Tuesday, May 7, 2013

Carnival of the Cryptids

 Anyone who has read my reviews will know I have a problem with short stories. I find them terrible paced – and can generally only tolerate them when they are part of a series and then have a strong foundation to build upon. A stand alone short story I generally don’t like and avoid – they’re either rushed and don’t cover anything in enough depth and leave a lot unanswered or they’re stretched out and never had enough meat for a story in the first place.

So I approached this book, an anthology of stand alone short stories, with a due sense of suspicion and dread.

And was happily proven wrong.

There is one story I wish had more development – Six Gun Diplomacy (an awesome story of roving trouble shooters in a great western, gunslinger style) because I felt there was a lot of the backstory and apparently huge world that could have been built upon. This isn’t really a criticism of the short story per se – it was actually my second favourite in the book – but more praise for the characters and the world that seemed so much immense fun and to be so rich as to positively demand more stories and more development. It’s a waste of a perfectly good setting to limit them to this one short story.

Most of the rest were beautifully contained: like Where is Captain Rook (a story of European explorers trampling casual on the mysteries and lands of Native people), The Cage (a story of humanity and freedom and exploitation and what it means to be a person) and Oh My Darling of the Deep Blue Sea (a story of grief and loss and living with that loss) with all the information, character development and story neatly encompassed within the story. Everything was covered as much as it needed to be and not a word more. They were very artfully and consciously written and designed from the start to be short stories. They left no threads unfinished nor anything hanging or brushed over. They were tight, contained and extremely meaningful and powerful in their presentation. There was a lot of emotion packed into them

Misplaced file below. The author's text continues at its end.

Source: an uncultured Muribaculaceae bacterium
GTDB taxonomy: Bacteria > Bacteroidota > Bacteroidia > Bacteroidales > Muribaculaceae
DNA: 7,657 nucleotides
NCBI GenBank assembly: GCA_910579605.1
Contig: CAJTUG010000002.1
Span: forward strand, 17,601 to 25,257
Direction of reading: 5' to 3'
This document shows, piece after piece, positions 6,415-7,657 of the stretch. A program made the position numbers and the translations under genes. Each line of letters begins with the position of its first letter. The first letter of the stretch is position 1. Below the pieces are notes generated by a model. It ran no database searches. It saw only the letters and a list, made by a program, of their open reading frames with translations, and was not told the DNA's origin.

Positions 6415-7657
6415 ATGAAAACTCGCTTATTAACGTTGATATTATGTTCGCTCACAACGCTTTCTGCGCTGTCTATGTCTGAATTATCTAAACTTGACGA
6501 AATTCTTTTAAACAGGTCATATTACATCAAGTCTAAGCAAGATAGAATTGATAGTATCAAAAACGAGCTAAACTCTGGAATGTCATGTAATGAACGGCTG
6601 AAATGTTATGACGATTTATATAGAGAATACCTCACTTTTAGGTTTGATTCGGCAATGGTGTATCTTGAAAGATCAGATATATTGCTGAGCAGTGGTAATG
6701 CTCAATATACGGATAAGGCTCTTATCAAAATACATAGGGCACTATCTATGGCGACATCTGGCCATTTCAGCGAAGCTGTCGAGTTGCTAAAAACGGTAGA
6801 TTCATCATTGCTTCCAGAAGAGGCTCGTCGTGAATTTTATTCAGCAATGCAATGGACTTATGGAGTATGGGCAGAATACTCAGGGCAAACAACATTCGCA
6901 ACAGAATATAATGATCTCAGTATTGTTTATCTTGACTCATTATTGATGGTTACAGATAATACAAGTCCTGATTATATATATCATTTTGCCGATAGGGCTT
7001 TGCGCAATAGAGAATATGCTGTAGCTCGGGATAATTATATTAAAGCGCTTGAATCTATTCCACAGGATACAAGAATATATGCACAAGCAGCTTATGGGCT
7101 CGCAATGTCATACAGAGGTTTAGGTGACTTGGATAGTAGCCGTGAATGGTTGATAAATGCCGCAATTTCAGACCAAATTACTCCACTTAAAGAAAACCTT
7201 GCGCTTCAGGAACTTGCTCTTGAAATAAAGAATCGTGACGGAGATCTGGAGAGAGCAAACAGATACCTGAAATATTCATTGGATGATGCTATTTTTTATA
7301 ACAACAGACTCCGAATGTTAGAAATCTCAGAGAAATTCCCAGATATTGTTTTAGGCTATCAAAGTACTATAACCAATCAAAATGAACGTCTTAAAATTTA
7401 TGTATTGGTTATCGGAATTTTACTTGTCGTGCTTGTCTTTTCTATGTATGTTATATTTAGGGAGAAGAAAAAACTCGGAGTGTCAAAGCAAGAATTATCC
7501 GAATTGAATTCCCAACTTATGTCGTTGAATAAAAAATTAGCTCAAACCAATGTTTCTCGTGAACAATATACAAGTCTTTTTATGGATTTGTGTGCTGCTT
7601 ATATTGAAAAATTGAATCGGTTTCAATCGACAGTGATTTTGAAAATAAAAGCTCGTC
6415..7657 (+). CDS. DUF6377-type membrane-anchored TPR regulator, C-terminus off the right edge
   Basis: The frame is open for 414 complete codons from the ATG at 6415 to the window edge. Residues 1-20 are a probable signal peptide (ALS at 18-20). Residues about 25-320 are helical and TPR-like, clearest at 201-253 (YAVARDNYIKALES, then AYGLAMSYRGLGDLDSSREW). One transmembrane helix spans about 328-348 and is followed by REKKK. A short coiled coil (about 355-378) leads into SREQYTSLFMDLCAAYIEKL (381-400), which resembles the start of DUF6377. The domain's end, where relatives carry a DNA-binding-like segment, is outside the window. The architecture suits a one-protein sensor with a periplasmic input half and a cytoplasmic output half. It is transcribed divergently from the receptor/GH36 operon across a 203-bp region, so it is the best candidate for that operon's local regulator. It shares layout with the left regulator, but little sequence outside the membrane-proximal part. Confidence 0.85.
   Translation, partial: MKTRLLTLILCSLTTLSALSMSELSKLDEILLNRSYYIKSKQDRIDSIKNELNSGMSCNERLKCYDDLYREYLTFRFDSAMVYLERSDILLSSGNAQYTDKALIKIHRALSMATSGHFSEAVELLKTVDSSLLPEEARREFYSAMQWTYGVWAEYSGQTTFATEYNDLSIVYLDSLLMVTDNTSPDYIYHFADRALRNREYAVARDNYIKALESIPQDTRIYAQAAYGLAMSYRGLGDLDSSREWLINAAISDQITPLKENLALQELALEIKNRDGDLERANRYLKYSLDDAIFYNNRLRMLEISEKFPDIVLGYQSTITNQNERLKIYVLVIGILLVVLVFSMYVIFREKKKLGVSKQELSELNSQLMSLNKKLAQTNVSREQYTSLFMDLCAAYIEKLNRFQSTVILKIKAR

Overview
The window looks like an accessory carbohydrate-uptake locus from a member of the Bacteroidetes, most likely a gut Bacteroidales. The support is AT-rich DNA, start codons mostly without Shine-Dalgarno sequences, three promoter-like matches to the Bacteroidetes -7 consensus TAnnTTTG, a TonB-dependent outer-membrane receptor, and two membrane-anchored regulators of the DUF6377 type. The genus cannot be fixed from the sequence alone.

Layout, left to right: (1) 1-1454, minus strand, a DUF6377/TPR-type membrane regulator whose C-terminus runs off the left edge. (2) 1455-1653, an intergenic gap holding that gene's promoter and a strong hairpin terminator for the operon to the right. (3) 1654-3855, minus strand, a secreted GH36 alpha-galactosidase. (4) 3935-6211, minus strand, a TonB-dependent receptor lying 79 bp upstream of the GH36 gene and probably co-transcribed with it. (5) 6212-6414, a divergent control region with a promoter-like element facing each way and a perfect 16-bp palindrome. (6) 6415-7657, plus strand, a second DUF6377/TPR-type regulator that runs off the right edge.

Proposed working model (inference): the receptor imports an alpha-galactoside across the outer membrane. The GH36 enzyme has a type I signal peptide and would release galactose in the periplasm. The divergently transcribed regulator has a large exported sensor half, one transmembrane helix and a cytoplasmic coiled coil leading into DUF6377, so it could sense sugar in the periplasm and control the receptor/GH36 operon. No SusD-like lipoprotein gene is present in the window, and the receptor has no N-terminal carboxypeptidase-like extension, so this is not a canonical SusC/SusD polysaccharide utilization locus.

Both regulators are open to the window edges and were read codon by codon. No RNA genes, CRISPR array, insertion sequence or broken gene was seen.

Other stories certainly left threads unfinished – The Ogopogo Club (a moving story of abuse and endurance and determined vengeance) and ABC (a creepy story of the unknown in the mundane and the normal, cover ups and secrets) but they did it by not even trying to end them. The relevant parts of the story have been told. The mystery, the unknown, is part of the story and the very essence of what a cryptid is about. There’s no attempt to bring these to a close because them being left open is an inherent part of what the story is about. And, again, it’s really well done

My favourite of the entire book was The Paring Knife. Not because it has any great plot but because it was so damn funny. A spoof of Master Chef/Iron  Chef/etc etc etc using Cryptids as ingredients, it’s one of the few books that not only made me laugh out loud, but actually had me helpless with laughter.